One night, I was startled awake, to hear an obvious metallic sound in the street below my balcony. I heard it again and then a third time. I grabbed a weapon, and only dressed in white boxer shorts, went out the back door to come up behind a low wall to surprise the apparent intruder. In front of me in the street was a horse, hobbled with chains, over hooves, that looked as if he were standing on skis. He looked like a bedraggled emaciated escaped prisoner. The hooves had not been filed in years, and the horse was trying to flee his obvious hell.
In this morning's Telegraph, they discuss hobbling Iran. Iran is a far more bold animal than the poor horse in that surreal far away night, and assuredly more worthy of hobbling.
"Of course Iran is funnelling arms and agitators into the Shia provinces of Iraq. It goes without saying that the ayatollahs are seeking to stir up their co-religionists and to weaken the pro-Western section of Iraqi society.
All revolutionary regimes try to export their ideology, and Iran is no exception. Since 1979, the mullahs and their agents have roamed as far as the Caucasus, the Balkans and the Silk Road khanates, bringing their brand of fundamentalism to peoples who were close to forgetting their faith.
They have radicalised young men across the Arab world, especially among the Shia populations of Lebanon and the Gulf states, prompting King Abdullah of Jordan to fret about a "Shia crescent" along the arc of the old Fertile Crescent.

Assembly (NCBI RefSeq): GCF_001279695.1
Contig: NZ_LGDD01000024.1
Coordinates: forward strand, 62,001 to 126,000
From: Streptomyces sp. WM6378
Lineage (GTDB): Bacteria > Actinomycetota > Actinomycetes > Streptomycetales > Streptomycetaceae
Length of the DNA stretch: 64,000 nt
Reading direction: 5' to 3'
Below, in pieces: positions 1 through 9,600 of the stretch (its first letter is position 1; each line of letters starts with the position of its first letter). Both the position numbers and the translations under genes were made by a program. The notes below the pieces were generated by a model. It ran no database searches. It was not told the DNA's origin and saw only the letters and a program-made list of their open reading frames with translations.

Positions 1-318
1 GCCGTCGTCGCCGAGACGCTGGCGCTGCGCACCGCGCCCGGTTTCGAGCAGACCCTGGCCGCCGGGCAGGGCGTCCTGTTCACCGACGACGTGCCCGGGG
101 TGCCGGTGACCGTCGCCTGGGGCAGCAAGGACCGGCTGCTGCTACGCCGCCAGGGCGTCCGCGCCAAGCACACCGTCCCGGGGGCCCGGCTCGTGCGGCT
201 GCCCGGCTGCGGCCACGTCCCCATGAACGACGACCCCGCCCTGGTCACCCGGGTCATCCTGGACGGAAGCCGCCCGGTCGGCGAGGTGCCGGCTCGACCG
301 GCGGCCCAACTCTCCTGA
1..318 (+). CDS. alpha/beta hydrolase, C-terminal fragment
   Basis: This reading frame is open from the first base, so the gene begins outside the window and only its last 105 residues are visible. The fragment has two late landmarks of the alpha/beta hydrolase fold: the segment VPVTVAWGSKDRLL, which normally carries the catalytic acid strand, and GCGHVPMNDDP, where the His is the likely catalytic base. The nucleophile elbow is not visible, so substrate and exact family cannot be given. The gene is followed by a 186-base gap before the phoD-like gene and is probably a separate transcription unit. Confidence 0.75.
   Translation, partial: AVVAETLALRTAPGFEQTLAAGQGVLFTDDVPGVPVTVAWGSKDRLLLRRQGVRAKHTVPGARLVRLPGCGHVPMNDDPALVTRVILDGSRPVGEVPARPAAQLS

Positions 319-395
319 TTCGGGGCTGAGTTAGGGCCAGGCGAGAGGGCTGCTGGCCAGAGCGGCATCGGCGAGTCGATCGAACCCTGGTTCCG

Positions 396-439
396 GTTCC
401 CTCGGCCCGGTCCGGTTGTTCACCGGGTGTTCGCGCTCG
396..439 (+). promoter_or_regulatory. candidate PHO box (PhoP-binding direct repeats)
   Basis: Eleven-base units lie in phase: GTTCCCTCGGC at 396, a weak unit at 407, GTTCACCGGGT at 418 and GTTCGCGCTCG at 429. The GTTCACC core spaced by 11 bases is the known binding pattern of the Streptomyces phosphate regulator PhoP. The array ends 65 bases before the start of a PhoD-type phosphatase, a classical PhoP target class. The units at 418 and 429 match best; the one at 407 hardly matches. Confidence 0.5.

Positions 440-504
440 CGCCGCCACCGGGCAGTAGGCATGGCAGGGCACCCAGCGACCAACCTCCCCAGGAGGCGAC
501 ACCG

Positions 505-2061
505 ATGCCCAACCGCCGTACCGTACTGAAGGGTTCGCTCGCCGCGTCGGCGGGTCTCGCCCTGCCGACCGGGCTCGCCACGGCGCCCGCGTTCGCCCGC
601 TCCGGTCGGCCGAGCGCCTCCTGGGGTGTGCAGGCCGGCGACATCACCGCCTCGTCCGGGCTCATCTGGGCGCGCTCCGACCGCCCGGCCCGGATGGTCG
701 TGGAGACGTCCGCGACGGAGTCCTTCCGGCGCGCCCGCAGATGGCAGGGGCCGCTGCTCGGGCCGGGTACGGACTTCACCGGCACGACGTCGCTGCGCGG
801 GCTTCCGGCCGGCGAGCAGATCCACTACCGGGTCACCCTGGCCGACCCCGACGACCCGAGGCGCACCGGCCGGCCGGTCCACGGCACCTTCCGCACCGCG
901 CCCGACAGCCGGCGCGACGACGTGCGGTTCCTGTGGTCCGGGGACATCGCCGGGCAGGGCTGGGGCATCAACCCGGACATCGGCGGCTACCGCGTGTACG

They have sponsored terrorist attacks as far afield as Britain and Argentina.
So no one should be surprised by their involvement in an adjacent territory that has long looked culturally and ecclesiastically to Teheran.
What is surprising is their blatancy. Britain, after all, is the fourth military power on Earth; yet Iran is defying our forces in southern Iraq with something close to impudence.
What has made the ayatollahs so confident? The short answer is the recent invasions.
Within the past three years, the West has removed two hostile regimes from Iran's flanks: the Ba'athists and the Taliban. At the same time, an unhappy legacy of the Iraq war is that almost no one in Britain or America can mount an argument for further military action in the region. The mullahs know this.
None the less, there are several steps short of a full invasion that might be taken: tougher sanctions, asset seizures, the sponsoring of internal opposition movements, direct assaults on arms facilities and, as a last resort, the kind of armed siege that paralysed Saddam between 1991 and 2003.
Such actions would not be disproportionate given the magnitude of the threat. We know that Iran supplies terrorist proxies from Beirut to Buenos Aires. We know, too, that it wants the atomic bomb. Can we be certain that Iran would not tip its auxiliaries' weapons with nuclear warheads? It is a risk we should not take."